Cargo theft in the transportation industry is a long-standing, but rapidly growing issue. One of the most frequent occurrences of cargo theft is during the trade between the U.S. and Mexico. Statistics show up to 49 truckers are assaulted in some fashion in Mexico each day. Other harrowing data shows that at least 50 drivers were killed in 2023 alone.

Starting on February 5, 2024, thousands of drivers from 15 of the largest carrier organizations set out on strike. The goal of the organizers was to seek more patrols from Mexico’s National Guard on roads with a high incidence of theft, more stringent penalties against cargo thieves, and increased support for the families of truckers affected. They ultimately sought to secure common roads and travel for all law-abiding parties, while cracking down on illegal activity.

Another strike penned for August by truck drivers belonging to the Mexican Alliance of Carrier Organizations (Asociación Mexicana de Organizaciones de Transportistas A.C. – AMOTAC) and others was postponed through promises the federal authorities made to increase roadway security measures. This included agreements reached by AMOTAC and authorities, including Mexico’s National Guard, to hold monthly meetings with trucking officials to create enhanced safety measures to combat cargo theft. 

However, despite the effort, crime continues to rise. Cargo theft cases increased 4% year over year in 2023 to 9,181 incidents, including 7,862 cases that involved violence. Members of AMOTAC and other trucking organizations held demonstrations on the Mexico-Queretaro federal highway (one of the largest U.S.-Mexico highways for commercial transport) to protest road insecurities.

With tech developments and the continued pressure from multiple parties to secure transit between the U.S. and Mexico, we all hope to see progress and attempts to reduce crime, keep our drivers safe, and get product from point A to point B.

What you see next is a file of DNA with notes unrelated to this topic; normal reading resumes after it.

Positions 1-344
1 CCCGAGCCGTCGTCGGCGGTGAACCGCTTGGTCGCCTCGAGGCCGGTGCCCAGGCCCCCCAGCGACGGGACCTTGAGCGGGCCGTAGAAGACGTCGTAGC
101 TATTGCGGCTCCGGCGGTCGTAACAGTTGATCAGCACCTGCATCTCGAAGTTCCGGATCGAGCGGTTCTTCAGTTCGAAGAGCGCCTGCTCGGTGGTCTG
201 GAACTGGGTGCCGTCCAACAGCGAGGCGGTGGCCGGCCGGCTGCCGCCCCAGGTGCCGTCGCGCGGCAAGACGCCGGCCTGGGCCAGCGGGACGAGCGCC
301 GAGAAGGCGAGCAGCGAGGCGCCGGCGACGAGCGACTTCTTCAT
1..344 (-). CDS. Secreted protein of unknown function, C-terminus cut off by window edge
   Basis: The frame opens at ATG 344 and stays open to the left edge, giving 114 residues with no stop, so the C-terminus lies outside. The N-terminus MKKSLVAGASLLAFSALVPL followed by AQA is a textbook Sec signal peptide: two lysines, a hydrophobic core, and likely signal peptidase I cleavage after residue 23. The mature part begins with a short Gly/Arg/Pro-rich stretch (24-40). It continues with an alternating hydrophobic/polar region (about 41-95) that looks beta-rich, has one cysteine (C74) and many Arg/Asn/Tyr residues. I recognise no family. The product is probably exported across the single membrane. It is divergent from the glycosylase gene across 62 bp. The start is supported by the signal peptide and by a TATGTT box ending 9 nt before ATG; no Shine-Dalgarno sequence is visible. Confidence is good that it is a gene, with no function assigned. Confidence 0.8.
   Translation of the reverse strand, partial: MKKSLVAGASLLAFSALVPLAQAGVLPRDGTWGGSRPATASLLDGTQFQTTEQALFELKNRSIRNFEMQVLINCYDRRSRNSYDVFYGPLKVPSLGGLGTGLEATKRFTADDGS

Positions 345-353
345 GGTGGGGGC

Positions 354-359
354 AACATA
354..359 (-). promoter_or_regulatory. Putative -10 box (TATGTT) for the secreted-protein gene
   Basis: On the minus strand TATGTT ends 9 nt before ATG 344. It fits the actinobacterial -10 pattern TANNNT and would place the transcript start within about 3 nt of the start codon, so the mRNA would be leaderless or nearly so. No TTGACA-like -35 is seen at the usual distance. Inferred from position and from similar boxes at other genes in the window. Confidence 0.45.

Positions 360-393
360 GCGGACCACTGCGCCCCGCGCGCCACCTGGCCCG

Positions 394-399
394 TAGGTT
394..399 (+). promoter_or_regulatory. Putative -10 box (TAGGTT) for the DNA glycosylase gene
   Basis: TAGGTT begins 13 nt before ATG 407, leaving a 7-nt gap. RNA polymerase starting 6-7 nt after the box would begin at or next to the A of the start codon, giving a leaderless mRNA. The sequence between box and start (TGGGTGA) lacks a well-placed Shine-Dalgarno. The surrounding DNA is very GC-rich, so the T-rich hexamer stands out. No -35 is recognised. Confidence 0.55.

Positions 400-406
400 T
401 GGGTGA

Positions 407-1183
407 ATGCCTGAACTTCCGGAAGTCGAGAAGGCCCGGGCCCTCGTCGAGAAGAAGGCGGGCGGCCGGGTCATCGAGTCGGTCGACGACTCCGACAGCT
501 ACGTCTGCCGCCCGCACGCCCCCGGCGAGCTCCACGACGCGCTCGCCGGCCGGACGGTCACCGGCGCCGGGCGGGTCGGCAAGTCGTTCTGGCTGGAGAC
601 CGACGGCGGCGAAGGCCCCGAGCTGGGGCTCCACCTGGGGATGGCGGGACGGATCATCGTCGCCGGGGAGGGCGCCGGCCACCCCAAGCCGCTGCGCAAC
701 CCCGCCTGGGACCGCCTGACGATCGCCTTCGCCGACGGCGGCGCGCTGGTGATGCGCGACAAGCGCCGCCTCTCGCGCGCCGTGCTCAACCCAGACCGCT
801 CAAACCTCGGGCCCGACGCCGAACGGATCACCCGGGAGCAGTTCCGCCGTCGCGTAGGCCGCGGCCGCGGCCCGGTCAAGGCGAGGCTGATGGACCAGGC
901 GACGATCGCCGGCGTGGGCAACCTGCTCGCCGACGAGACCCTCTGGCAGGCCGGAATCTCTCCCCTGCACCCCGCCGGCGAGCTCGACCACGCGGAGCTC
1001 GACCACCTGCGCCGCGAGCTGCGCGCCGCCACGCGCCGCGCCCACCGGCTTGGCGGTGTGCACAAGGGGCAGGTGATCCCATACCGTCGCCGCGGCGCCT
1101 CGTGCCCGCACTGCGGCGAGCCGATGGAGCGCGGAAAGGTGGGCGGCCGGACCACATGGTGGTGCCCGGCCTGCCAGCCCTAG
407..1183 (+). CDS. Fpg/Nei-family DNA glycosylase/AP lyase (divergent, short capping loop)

Iyer Amruthur is a national sales manager in the ALC San Antonio office and has been with the company for three years. He attended The University of Georgia where he obtained a Bachelor’s Degree in Marketing, with a minor in Communications.

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California Strawberry Shipments Hitting a Peak for the Next Several Weeks

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California hit a volume record for the week ending April 27th shipping over 9.8 million trays of strawberries. The last time California hit even close to that number was back in 2018 at 9.7 million trays in late May, according to Bobalu Berry Farms of Oxnard in a news release.

The week ending May 11th there were still over 9.3 million despite a little rain hitting northern districts. Bobalu expects to see peak numbers for the next several weeks as the northern districts increase their weekly volume. This is all good news for providing a great opportunity for promotions nationwide as “Strawberry Month” reigns during the month of May. June volume will be similar and the company expects see another peak in strawberries from California during this coming month.

Oxnard continues to see optimum weather keeping our fruit size and volume steady. We also benefit from our on-site processing facility keeping our fields clean and diverting lesser quality fruit to the freezer when needed. We will continue to ship from Oxnard during the month of May and focus on highest quality and maintain our three-day harvest rotation.

The fields still look great, the plants are very healthy, and the fruit has excellent flavor with these mild daytime and night time temperatures.